When did you decide you wanted to be a musician, and what drew you to that decision?
I had played clarinet since 4th grade, but I really was only able to translate written notes on paper to a fingering on the instrument; I had no concept of creating music myself. I was encouraged as a clarinetist both at home and at school, and I had a very good teacher. I showed some aptitude for the instrument, and I liked to practice. I originally studied computer science in college. I didn't study music outside of a few basic survey and introductory theory classes. In college I managed to run into a door (don't ask...) and broke my front tooth. I could not play clarinet, so I borrowed my sister's flute and started improvising with folk and blues musicians. I think the combination of creating music myself improvisationally, and seeing the inner need I apparently had to continue to make music despite the physical setback, made it clear that I was a musician, though not a very good one at that point.
After many years playing flute, and then saxophone (which is much less stressful on my broken tooth than clarinet) in the context of a "sideman", I started improvising and composing music as soundtracks to my late wife Karen Aqua's animated films. One piece that I wrote for a Boston First Night animation/slide installation was very well received, and I even got requests from people I didn't know for copies of the music. This got me thinking, and I decided to try to put together a CD of my own music. A series of serendipitous events led to the recording of my first solo CD "Subterranea" in an underground room in Roswell, New Mexico. I submitted this CD to the Ucross Foundation in Wyoming, and they awarded me a one-month Composer-in-Residence grant. It was only at this point that I started thinking of myself as a composer.
Somewhere in there, I studied saxophone performance for four semesters at Berklee College of Music, and improvisation privately with Charlie Banacos and Jerry Bergonzi.
I am currently a saxophonist, flautist, and composer. Since 1988 I have been a member of the internationally acclaimed electrified modern music ensemble Birdsongs of the Mesozoic, with whom I have recorded eight CDs. I lead the Revolutionary Snake Ensemble, a New Orleans-inspired improvisational brass band that has released four CDs and performed internationally in venues including the Kennedy Center for the Performing Arts, the Brooklyn Academy of Music, the Museum of Fine Arts (Boston), Berklee Performance Center, the Redentore Festival in Venice, Italy, and Tipitina's in New Orleans. I was named a 2017 Finalist in Music Composition by the Massachusetts Cultural Council.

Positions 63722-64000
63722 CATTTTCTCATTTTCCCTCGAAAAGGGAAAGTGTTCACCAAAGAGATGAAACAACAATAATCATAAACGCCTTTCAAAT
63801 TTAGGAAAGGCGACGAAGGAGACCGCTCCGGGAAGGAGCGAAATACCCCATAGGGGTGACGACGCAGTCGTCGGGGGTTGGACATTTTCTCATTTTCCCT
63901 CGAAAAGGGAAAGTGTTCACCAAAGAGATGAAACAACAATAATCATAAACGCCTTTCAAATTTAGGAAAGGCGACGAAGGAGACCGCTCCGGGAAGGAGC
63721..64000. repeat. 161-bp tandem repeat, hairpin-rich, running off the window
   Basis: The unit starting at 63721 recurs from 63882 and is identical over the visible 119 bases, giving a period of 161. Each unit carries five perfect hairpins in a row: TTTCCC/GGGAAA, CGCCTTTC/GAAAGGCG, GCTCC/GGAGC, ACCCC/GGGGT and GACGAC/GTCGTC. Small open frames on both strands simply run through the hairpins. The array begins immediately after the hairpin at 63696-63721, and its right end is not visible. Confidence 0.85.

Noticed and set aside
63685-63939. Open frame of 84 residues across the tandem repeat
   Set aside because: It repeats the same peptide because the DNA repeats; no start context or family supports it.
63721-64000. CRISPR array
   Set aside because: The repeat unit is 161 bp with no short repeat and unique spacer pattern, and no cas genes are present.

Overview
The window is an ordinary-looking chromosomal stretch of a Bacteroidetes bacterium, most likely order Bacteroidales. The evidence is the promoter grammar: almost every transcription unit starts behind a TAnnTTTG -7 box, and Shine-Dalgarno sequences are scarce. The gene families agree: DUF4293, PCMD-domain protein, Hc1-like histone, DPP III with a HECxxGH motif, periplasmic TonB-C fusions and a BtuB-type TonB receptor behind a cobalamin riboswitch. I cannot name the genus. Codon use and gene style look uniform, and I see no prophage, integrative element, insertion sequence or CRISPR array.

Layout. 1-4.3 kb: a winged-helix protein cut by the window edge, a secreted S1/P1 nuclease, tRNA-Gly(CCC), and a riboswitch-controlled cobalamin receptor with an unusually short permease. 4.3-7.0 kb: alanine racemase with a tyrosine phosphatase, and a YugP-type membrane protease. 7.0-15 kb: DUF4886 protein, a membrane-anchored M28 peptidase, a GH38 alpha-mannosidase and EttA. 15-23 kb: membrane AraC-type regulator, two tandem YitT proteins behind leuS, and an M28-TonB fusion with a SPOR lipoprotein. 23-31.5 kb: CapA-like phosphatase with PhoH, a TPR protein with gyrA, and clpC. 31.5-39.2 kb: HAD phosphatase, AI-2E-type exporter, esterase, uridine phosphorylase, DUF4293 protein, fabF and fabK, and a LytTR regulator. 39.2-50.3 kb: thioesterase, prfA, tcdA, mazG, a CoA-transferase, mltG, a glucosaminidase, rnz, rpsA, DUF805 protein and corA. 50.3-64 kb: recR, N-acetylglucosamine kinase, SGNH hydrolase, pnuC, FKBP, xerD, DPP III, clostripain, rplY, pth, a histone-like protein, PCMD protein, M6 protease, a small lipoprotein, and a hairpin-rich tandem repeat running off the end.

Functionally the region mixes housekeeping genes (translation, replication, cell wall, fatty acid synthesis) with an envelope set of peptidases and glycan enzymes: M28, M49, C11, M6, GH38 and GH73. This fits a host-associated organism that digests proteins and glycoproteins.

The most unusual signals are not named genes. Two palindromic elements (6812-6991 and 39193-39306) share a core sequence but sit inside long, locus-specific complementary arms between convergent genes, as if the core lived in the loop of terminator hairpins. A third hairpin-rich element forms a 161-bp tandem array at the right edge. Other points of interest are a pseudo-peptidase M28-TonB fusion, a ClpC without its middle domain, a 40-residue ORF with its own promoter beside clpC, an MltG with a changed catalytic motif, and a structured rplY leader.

Who have been some of the most influential people in your life?
My saxophone teacher at Berklee College of Music was the legendary Joe Viola - an amazing and wonderful human who guided me through my early days with the instrument. I have been fortunate to have worked with a huge number of great musicians, almost all of whom have had a tremendous influence on my playing and composing.
Who are your musical inspirations?
I'm inspired by musicians who go beyond the tried and true, who break new ground and make new sounds. There are many examples, and they are all important to me.
What are the greatest challenges you have faced as a musicians and how have you overcome them?
The biggest challenge is to remain confident that what I am doing is valid, unique, and worthy of people's attention. It's easy to get insecure about one's playing and writing. It's important to keep true to one's own internal vision, and to focus on what you yourself think is interesting and creative, rather than focusing on how you suppose others might react to your work.
Do you have any particular memorable performances?
It was certainly a great kick for my group Revolutionary Snake Ensemble to be invited to march annually in the Krewe of Muses' Mardi Gras parade in New Orleans, but I think that our recent performances with guest soloists including Trombone Shorty, Charles Neville, Godwin Louis, and Jason Palmer have been high points for sure! I also recently returned from Poland where I performed live soundtracks, which I arranged for four alto saxophones and drums, for a program of animated films by Karen Aqua. It was a huge success, and I hope to present this program elsewhere as well.
What has been the most fulfilling aspect of your life as a musician?
I couldn't have dreamed of any better situation than what I now have, making music full-time, performing actively, having my music for Sesame Street heard by millions of kids, and getting very kind critical response to my solo and group work.